It seems like every year I put off getting a Christmas tree until the last minute, not this year. Any suggestions on which kind of live tree is best? JJ
I know we are going to be celebrating Thanksgiving this week, but if you have been shopping recently, you have noticed that Christmas is in full bloom in the stores and with so many of our activities restricted this year, a Christmas tree can help bring a little stability to what feels like unstable times.
When shopping for a Christmas tree, you need to start by figuring out where your tree is going to go and what size tree would be appropriate. It wouldn’t be a bad idea to measure the space for height and width with a tape measure and then take the tape measure with you when you go shopping for your tree. This will help you pick out the right size tree because it’s easy to fall in love with a tree you just have to have and then get home to realize it is 2 feet taller than your space. So be prepared with knowing your size limitations.
The next decision you need to make if you want a live tree is to decide if you want to purchase a pre-cut tree from one of the many lots popping up or do you want the full experience of picking out your tree from one of the area’s Christmas tree farms. Choosing a live tree from a farm can be a lot of fun. If you do a quick search on the internet, you will see there are several options within driving distance.
As far as which tree to pick, Oklahoma has several native-grown trees appropriate for Christmas trees, such as Virginia pine, Leyland cypress, white pine and Arizona cypress. In the pre-cut variety, you will likely find varieties such as Fraser fir, Noble fir and Nordmann fir. Each of these has a wonderful fragrance and good needle retention.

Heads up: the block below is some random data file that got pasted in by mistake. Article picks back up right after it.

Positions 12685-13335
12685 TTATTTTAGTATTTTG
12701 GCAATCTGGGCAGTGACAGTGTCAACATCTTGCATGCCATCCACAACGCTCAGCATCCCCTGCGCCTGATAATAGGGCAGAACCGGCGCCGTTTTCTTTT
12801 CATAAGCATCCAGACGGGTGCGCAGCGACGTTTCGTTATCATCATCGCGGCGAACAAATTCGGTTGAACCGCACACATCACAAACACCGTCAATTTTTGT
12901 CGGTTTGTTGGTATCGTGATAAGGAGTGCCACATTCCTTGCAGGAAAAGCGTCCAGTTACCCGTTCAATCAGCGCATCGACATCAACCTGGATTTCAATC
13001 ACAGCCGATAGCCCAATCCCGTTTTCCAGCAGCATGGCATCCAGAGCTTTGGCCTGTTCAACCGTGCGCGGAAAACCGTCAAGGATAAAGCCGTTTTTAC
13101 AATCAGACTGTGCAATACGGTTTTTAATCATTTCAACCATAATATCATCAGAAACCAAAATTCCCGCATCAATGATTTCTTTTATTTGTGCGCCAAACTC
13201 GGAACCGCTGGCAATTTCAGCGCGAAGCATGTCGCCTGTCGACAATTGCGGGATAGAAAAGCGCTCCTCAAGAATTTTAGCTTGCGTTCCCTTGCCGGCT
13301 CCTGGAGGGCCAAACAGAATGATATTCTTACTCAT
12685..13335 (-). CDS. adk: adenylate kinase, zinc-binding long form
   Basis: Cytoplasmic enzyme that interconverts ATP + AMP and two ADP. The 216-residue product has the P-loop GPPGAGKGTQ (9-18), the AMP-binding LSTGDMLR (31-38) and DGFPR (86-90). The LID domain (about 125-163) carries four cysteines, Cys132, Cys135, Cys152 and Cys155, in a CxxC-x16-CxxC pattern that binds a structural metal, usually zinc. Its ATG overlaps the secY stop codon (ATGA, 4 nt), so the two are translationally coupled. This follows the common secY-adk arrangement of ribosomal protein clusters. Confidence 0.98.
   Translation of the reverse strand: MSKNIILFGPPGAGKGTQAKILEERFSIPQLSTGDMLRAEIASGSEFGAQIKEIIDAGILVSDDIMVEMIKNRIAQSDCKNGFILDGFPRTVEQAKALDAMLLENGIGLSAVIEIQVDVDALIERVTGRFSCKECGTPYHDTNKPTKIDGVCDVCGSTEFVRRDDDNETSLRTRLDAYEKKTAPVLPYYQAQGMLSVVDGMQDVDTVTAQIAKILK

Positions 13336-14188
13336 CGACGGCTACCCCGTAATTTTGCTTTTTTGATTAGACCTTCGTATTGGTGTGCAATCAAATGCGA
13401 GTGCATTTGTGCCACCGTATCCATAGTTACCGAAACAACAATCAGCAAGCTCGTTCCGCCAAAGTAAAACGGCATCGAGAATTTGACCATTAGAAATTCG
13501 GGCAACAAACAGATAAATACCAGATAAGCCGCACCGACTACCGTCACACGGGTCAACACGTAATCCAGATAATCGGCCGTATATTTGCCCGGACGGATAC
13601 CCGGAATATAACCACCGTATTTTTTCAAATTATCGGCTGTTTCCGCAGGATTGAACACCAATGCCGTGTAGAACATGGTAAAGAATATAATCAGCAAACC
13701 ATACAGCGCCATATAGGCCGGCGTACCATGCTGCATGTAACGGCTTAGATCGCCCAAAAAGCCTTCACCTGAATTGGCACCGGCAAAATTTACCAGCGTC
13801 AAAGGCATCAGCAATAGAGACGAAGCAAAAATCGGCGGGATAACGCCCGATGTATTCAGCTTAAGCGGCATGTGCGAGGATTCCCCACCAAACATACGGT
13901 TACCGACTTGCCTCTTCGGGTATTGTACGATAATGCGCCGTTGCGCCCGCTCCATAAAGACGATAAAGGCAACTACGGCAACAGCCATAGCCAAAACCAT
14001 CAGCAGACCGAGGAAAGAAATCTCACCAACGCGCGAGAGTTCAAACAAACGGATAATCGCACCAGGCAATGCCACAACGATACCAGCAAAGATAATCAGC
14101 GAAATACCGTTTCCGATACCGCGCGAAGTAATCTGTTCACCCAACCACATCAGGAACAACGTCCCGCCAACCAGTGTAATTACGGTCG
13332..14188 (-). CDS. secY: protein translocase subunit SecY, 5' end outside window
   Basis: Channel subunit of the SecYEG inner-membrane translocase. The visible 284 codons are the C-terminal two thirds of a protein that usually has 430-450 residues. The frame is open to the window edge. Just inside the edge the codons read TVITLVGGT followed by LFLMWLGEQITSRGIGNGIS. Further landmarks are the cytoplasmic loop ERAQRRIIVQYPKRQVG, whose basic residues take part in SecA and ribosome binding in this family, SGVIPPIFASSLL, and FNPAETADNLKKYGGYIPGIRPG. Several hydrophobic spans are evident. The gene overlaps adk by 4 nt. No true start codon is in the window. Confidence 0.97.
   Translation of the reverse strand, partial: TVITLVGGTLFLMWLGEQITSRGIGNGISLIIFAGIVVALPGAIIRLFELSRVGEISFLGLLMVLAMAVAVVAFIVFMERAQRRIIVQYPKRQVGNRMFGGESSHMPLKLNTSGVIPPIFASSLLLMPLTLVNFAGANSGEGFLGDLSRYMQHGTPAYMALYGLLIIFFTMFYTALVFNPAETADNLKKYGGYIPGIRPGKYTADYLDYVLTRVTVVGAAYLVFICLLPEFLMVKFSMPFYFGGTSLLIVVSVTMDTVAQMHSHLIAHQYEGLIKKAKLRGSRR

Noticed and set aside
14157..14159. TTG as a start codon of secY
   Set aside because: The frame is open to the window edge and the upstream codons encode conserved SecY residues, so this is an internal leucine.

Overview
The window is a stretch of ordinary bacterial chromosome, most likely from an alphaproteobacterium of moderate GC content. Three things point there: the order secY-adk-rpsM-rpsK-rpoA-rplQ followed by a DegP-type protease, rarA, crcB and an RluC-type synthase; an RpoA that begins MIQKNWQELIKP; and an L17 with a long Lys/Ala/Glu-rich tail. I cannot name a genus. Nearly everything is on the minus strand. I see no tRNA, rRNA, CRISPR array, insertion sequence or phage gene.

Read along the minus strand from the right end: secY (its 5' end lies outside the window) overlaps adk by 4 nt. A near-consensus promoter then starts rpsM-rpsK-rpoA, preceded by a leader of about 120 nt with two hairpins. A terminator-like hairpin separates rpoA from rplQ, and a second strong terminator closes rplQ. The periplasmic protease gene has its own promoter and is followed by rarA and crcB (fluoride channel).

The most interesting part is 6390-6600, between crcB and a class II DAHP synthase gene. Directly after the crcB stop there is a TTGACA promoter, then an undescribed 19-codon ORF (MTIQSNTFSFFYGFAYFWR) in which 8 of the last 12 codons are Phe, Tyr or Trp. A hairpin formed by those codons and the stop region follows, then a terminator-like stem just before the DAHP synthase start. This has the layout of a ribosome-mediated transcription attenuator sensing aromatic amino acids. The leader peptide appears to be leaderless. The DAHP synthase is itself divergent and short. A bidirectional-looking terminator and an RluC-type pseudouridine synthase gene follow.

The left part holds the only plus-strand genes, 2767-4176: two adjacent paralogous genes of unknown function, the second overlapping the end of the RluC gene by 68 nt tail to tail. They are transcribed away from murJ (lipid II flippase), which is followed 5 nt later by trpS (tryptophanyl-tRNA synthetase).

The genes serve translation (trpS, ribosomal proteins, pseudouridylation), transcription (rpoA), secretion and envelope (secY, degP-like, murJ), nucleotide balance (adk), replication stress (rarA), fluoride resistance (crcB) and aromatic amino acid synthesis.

As you narrow down your selection, pay attention to the freshness of the tree. Fresh tree needles will bend. If they are dry, the needles can snap. Pass on those whose needles snap.
When you get your tree home, saw about an inch off the bottom and place it in a container of water. If you have to wait a few days before decorating, store it in a cool place like the garage.
Once you bring your tree inside, keep the base in a stand with water. Dry trees are more of a fire hazard.
Speaking of fire hazard, be sure to keep your tree away from a source of heat like the fireplace. And be sure the tree stand is strong enough to support your decorated tree without falling over because decorations can add more weight to your tree than you might think.
Also, it’s tempting, but don’t leave the lights lit on the tree unless a responsible person is at home. It only takes one spark.
And last but not least, remove the tree before it becomes overly dry. The longer the tree is indoors, the greater the risk of it drying out.
Follow these tips and you will be well on your way to having a Christmas tree you will remember for years to come.
You can get answers to all your gardening questions by calling the Tulsa Master Gardeners Help Line at 918-746-3701, dropping by our Diagnostic Center at 4116 E. 15th St., or by emailing us at firstname.lastname@example.org.
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